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Independent Voice

Parks, Recreation Fees Rise

Apr 03, 2024 09:54AM ● By Angela Underwood

Dixon parks and recreation services. Image courtesy of City of Dixon

DIXON, CA (MPG) - Rising city parks and recreation fees happen with inflation: not a fun fact for a department known for enjoyment.

The City of Dixon recently raised recreation fees effective July 1 to keep with the cost of living, according to Public Works Director Lauren Kotow, who detailed the annual adjustment based on the Consumer Price Index (CPI) each year.

“The increased fees help account for the cost of regular park maintenance, as well as staff and facility attendants who are needed for rentals during holidays, weekends, or after hours,” Kotow said.

The good news is that fee increases are minimal, only raising cents to no greater than $30 from previous resident, non-resident, and commercial use rates at the Senior Multi-Use Center (SMUC), Jim B. Stevens Arena, city amphitheater, all lighted and multi-use fields, and barbeque areas. 

“The cost of maintaining these facilities increases each year as the cost of utilities, equipment, and labor rises, and the CPI adjustment helps to support these facilities as costs increase,” Kotow said.

Recreation Manager Austin George said the SMUC provides resources to enhance the quality of life for seniors in Dixon. “It provides a welcoming environment where seniors can connect with their peers, participate in classes and programs, and share experiences,” George said.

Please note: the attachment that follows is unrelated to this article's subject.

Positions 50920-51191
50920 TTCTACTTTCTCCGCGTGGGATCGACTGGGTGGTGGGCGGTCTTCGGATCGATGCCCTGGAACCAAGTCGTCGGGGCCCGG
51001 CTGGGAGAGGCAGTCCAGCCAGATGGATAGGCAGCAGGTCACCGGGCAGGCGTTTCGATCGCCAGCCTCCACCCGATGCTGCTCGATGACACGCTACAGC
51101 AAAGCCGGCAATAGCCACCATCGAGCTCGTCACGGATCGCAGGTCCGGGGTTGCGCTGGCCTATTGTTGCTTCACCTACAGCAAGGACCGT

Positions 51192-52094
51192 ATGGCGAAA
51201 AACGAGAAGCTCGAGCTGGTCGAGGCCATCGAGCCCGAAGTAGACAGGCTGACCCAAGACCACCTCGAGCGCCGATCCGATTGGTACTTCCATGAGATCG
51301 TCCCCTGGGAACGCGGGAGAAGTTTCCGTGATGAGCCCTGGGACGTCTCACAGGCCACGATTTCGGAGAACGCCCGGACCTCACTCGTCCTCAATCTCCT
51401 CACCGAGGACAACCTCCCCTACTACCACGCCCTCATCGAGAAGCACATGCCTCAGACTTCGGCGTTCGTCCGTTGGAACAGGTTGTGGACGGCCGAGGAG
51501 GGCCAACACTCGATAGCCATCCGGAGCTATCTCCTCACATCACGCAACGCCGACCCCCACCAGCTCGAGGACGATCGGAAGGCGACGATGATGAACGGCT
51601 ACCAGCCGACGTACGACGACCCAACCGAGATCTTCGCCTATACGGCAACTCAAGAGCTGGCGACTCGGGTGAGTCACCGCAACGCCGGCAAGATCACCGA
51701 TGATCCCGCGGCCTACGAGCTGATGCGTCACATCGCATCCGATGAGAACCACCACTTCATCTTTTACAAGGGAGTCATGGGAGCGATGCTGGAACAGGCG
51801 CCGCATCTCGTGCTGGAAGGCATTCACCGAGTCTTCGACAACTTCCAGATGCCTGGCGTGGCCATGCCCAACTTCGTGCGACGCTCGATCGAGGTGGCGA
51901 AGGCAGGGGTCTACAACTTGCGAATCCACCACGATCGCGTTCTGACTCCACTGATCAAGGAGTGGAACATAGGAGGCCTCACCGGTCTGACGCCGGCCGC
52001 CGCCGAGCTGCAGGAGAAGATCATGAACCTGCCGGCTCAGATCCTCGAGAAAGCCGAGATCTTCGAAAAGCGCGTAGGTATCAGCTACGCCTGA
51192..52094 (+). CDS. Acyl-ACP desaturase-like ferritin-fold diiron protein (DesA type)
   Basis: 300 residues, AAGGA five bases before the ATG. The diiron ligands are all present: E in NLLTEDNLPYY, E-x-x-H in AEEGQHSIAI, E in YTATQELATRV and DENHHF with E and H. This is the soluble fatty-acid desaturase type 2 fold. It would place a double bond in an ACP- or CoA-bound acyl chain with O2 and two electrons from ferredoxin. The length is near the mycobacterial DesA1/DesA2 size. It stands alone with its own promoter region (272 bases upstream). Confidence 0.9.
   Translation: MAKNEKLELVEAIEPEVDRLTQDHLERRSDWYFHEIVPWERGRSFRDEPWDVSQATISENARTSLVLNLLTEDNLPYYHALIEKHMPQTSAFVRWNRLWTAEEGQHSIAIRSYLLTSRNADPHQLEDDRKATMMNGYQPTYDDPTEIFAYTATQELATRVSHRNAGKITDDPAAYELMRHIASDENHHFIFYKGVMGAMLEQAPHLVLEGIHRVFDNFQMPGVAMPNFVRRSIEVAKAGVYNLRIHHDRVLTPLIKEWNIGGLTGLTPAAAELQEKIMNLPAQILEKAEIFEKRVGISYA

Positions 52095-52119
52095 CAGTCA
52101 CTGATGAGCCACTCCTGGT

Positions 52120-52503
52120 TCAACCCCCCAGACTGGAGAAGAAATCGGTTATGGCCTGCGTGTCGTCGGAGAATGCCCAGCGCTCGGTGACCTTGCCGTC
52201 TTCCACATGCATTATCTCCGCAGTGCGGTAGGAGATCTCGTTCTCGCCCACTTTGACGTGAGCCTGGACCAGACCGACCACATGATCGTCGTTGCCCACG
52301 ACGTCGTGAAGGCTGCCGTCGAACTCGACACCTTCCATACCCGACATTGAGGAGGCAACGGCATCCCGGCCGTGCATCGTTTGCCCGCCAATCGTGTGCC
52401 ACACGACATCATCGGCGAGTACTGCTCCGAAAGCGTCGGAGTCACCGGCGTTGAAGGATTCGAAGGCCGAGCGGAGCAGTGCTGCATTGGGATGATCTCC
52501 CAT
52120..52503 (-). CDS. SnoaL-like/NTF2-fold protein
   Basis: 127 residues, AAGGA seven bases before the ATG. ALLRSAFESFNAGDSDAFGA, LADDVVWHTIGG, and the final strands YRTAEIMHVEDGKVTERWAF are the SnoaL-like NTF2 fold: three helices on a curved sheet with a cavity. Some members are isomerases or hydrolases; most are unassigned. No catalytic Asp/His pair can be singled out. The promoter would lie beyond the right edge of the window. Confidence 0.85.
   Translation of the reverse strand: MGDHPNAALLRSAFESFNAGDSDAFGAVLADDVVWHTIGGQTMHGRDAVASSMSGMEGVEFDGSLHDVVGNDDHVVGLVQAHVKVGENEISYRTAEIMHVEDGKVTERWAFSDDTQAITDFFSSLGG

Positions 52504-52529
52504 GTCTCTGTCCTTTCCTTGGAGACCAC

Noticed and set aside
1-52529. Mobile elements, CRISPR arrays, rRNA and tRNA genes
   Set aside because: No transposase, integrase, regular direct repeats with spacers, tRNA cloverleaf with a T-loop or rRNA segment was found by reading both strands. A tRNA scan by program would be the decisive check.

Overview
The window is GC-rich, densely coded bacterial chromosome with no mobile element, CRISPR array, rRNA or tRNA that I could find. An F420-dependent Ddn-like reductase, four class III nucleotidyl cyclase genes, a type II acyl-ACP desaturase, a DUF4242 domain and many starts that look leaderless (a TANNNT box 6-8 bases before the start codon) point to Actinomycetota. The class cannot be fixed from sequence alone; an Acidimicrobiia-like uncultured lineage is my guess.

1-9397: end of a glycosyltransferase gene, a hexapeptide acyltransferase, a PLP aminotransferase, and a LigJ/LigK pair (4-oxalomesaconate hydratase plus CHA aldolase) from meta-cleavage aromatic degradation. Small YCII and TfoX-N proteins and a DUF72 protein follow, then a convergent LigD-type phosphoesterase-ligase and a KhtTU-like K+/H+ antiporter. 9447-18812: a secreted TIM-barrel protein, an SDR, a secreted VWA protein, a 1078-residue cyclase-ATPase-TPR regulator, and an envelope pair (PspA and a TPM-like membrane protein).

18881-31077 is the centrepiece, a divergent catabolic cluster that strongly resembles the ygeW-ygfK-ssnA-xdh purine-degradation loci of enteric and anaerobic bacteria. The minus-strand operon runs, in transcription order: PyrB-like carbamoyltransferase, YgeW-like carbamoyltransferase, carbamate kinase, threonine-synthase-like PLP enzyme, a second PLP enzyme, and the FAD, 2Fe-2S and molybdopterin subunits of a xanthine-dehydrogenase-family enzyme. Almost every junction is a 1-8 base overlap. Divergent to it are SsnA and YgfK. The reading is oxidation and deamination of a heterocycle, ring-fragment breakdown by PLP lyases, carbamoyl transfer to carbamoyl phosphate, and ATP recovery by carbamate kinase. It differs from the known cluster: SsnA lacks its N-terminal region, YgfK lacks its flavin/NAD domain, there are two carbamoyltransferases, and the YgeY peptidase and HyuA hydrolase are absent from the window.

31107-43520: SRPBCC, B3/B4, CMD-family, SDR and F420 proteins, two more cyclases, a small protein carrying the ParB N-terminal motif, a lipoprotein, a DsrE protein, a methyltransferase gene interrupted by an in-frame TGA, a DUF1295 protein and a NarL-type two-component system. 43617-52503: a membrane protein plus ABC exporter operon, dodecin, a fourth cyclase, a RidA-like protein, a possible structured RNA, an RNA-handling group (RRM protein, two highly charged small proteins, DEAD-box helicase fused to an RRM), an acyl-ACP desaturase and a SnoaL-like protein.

The facility, used for community workshops, meetings, CPR training, and Meals-on-Wheels operations, is also “the largest indoor gathering place available for reservation,” according to George.

The venue, also used for graduation parties, saw a $14 rise in the damage fee deposits for parties when food and alcohol are served. The highest fee raise is for the commercial use of the city’s all-weather synthetic play, going up nearly $30 for non-residents who use it for more than 2.5 hours. 

Kotow said the city’s recreation team works hard every day to improve the livelihood of Dixon residents by providing leisure activities and opportunities to all segments of the population by “scheduling city recreational facilities while promoting, organizing, and administering recreation programs for all members of the community.”

The Pat Granucci Aquatics Center, the only aquatics center in the city, also sees increased fees. The center, which offers swim lessons, lap swimming, and recreation swimming, can also be rented by the hour for $134.

“It is open to the community and provides recreational opportunities for everyone, ranging from young children who are just learning to swim, lifeguards starting out at their first job, and seniors who attend water aerobics,” George said. “It’s also used for the Dixon High School water polo and swim teams and Dixon Dolphins Swim Team.”

Kotow said the Dixon Parks & Recreation Masterplan survey indicated that the community prioritizes maintaining current facilities.

“It is important to us to maintain these facilities to ensure that the community has access to these parks for outdoor recreation providing mental and physical health benefits,” Kotow said.

George agrees strongly.

“Our parks and facilities are vital to the community and give individuals, families, and community groups a place to gather and spend time outdoors,” George said.